How to help first-generation students navigate the challenges of higher education

First-generation students face unique challenges. Here are some strategies to help them succeed

Lyn R. Keith's avatar
4 Jan 2024
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A first-generation student’s path through higher education is marked with challenges and triumphs. I speak from my own experience as a former first-generation student; this topic holds a deep and personal significance. In this article, I share insights from my own journey to shed light on the resilience that defines our collective experience. Understanding the hurdles these students face can pave the way for a more inclusive campus environment.

As a first-generation student, I faced obstacles such as academic jargon, finances and imposter syndrome. Many of us must also balance part-time jobs, family responsibilities and coursework. These challenges mould us into resilient individuals, and our stories illustrate that resilience isn’t solely about overcoming obstacles; it's about thriving in spite of them.

Cultivating a supportive environment

Recognising the significance of a supportive academic environment for first-generation students is crucial. We can actively contribute to this by acknowledging and addressing their unique needs. As someone who has benefited from mentorship, I encourage establishing programmes that connect first-generation students with faculty members from similar backgrounds. Here are some tips for those seeking to implement effective mentorship programmes:

  • Seek faculty members who empathise with the challenges faced by first-generation students and are eager to serve as mentors
  • Develop clear objectives and roles for mentors and mentees
  • Provide mentors with training and ongoing support, including workshops on effective mentoring techniques
  • Consider pairing first-generation students with peer mentors who have successfully navigated similar challenges
  • Encourage mentors to hold regular meetings with mentees to monitor academic progress and address concerns
  • Organise events that bring mentors, mentees and other first-generation students together
  • Continuously gather feedback to fine-tune the programme’s effectiveness.

Successful mentorship programs at institutions like those at the University of the West Indies and the University of Arkansas can serve as inspiring models.

Celebrating diverse experiences

The first-generation student community is diverse, and each student’s journey is different from the next. Staff can celebrate this by showcasing first-generation students’ success stories in newsletters, on social media and at campus events. By highlighting these narratives we can inspire and motivate our students.

On 8 November every year, the University of Washington joins colleges and universities throughout North America in participating in the National First-Generation College Celebration. Events held on this day celebrate the successes and experiences of first-generation students, bringing together staff and students in fireside chats, open panel discussions and library pop-ups.

Providing accessible resources

Navigating academia as a first-generation student can be overwhelming without easy access to the right resources. Institutions must ensure that tutoring services and information about financial aid and mental health support are easily available. By incorporating these resources into syllabi and openly discussing them in class, faculty can signpost students to the information they need.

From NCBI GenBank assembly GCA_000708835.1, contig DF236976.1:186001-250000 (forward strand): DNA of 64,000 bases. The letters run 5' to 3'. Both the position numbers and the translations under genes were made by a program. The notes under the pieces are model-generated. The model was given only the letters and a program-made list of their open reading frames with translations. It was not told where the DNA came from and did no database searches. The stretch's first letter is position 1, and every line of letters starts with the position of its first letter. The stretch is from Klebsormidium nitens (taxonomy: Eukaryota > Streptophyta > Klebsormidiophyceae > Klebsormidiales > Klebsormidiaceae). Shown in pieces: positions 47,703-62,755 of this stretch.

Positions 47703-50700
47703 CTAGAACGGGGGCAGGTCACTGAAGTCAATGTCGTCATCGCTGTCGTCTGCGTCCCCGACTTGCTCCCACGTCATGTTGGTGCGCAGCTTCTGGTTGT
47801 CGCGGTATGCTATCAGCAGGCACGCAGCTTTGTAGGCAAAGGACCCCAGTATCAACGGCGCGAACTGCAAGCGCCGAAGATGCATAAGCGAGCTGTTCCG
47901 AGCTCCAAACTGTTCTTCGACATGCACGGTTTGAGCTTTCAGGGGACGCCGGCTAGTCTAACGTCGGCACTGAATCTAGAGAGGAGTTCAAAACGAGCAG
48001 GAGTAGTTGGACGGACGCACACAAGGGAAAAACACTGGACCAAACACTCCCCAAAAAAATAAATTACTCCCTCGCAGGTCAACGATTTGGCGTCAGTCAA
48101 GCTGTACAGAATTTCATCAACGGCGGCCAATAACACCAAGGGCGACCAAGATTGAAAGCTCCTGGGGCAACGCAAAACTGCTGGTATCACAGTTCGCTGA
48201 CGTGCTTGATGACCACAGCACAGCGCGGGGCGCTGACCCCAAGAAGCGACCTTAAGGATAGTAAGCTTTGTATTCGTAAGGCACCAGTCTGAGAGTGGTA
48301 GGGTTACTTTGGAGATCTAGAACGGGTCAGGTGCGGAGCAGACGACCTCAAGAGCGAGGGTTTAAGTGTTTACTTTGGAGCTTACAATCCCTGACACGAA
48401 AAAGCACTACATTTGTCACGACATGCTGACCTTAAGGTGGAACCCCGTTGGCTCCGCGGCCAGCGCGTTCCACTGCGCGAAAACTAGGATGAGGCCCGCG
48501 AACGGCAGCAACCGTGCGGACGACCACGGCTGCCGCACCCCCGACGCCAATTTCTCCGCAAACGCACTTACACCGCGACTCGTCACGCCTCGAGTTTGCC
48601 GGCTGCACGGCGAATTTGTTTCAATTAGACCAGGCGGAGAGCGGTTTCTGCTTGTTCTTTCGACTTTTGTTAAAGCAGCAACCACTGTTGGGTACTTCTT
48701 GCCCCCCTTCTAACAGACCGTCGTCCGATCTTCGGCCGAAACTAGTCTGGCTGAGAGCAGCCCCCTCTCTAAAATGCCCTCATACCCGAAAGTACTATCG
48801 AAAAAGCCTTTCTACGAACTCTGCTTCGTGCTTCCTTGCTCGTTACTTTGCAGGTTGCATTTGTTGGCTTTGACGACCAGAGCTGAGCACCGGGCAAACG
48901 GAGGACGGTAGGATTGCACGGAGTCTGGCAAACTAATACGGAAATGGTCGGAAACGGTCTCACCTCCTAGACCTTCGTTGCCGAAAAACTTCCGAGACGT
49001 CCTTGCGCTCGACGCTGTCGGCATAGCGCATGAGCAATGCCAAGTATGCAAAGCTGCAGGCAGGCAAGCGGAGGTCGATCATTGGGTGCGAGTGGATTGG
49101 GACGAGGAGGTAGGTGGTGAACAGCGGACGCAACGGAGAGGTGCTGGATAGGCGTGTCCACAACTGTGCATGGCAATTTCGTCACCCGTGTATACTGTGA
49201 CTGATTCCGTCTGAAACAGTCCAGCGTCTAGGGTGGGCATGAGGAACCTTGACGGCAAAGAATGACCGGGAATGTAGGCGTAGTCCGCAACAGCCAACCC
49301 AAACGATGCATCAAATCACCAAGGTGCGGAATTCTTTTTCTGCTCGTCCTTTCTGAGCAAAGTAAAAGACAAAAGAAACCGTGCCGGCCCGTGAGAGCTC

The University of California serves as an excellent example. There, staff have created a comprehensive online portal containing information about health and wellness, basic needs and counselling and psychological services to make the information more navigable for first-generation students.

Cultivating a growth mindset

Embracing a growth mindset has been transformative in my academic journey as a former first-generation student. By fostering this perspective among faculty and students, institutions can redefine resilience as a skill that can be cultivated. This cultural shift encourages us to view setbacks as opportunities for growth rather than insurmountable obstacles.

Reflecting on my experiences, I would have benefitted from conversations on resilience and navigating the challenges of university life. Workshops aimed at instilling a growth mindset and empowering faculty and students to face challenges head-on, such as those provided by the Nicholls State University, facilitate these discussions. Here are some tips on running successful workshops:

  • Start with a clear introduction outlining the workshop’s purpose
  • Share relatable experiences to create rapport
  • Include discussions, activities and group exercises to encourage active participation
  • Outline actionable strategies for developing a growth mindset and resilience
  • Encourage students to ask questions that spark useful discussions
  • Prompt participants to devise actionable plans for applying newfound insights.

As a former first-generation student, this topic isn’t just of professional interest to me; it’s deeply personal. By acknowledging and integrating the lessons from first-generation students into our practices, we can contribute to a more resilient, inclusive and supportive educational environment for all.

Lyn R. Keith is a programme officer at the University of the West Indies.

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